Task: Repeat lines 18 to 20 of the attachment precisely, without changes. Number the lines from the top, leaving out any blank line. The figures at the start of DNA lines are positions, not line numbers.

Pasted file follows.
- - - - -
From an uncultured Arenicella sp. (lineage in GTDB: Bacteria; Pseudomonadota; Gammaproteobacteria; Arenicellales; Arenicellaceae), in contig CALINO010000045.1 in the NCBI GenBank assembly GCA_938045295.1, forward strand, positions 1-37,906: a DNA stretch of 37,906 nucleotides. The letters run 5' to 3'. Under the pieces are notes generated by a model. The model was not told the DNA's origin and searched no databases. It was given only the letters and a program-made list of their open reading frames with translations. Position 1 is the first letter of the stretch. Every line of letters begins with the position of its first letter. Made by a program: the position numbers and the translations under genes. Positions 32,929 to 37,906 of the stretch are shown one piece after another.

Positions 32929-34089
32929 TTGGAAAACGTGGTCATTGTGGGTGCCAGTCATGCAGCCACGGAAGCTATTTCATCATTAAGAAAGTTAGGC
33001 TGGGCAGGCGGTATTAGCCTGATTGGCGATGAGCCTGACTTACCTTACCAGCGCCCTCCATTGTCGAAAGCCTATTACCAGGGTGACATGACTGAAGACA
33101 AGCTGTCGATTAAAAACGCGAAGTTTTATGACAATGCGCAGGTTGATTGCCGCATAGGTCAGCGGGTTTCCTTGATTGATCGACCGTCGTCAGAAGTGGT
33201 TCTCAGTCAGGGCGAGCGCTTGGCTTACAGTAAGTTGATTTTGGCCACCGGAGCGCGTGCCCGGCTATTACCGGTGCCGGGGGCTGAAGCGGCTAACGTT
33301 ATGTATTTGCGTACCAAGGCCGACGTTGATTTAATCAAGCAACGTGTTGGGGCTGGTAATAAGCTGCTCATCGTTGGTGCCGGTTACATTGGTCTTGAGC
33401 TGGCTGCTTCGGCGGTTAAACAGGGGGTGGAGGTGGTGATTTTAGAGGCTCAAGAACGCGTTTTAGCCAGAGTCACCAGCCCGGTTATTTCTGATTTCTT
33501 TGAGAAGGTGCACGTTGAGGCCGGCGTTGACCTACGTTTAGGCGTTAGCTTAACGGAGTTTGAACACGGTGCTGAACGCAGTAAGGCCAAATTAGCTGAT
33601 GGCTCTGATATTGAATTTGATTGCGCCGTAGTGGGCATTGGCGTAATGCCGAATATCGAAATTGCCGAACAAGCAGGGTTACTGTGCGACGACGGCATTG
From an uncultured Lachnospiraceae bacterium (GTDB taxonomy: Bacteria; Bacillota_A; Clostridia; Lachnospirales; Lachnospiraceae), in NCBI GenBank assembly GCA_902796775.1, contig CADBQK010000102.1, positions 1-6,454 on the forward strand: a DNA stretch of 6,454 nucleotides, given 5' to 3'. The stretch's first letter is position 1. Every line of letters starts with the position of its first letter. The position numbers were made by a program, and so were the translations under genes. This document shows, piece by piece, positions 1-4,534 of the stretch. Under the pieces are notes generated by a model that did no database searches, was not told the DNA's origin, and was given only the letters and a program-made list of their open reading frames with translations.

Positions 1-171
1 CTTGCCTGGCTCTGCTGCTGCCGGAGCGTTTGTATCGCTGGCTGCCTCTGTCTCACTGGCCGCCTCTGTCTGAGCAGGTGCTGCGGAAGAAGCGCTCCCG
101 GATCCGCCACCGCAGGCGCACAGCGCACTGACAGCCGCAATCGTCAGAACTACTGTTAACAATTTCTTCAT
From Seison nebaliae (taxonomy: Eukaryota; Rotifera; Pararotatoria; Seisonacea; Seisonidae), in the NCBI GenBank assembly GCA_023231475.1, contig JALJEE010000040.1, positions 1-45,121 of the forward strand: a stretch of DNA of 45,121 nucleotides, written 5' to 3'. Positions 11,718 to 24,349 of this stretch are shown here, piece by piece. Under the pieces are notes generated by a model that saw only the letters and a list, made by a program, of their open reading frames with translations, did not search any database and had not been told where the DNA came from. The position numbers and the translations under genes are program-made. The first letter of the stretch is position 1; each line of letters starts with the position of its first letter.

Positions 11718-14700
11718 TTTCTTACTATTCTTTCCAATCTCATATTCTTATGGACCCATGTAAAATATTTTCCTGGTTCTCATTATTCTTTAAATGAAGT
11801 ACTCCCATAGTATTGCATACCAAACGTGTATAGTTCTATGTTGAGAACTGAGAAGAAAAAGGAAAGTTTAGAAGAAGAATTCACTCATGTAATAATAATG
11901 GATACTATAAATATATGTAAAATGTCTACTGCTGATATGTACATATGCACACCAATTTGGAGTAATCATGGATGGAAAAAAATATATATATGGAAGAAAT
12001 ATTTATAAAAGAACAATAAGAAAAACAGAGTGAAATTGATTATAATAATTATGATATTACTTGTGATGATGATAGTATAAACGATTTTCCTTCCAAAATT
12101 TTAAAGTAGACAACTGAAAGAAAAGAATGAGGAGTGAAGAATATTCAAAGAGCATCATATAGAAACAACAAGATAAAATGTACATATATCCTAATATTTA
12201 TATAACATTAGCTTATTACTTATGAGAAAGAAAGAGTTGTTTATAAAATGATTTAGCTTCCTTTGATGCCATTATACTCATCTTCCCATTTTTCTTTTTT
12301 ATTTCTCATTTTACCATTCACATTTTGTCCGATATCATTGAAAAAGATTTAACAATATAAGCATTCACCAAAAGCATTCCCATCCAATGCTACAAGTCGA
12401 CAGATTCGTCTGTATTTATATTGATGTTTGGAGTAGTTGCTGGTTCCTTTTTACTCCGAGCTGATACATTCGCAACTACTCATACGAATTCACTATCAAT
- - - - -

11801 ACTCCCATAGTATTGCATACCAAACGTGTATAGTTCTATGTTGAGAACTGAGAAGAAAAAGGAAAGTTTAGAAGAAGAATTCACTCATGTAATAATAATG
11901 GATACTATAAATATATGTAAAATGTCTACTGCTGATATGTACATATGCACACCAATTTGGAGTAATCATGGATGGAAAAAAATATATATATGGAAGAAAT
12001 ATTTATAAAAGAACAATAAGAAAAACAGAGTGAAATTGATTATAATAATTATGATATTACTTGTGATGATGATAGTATAAACGATTTTCCTTCCAAAATT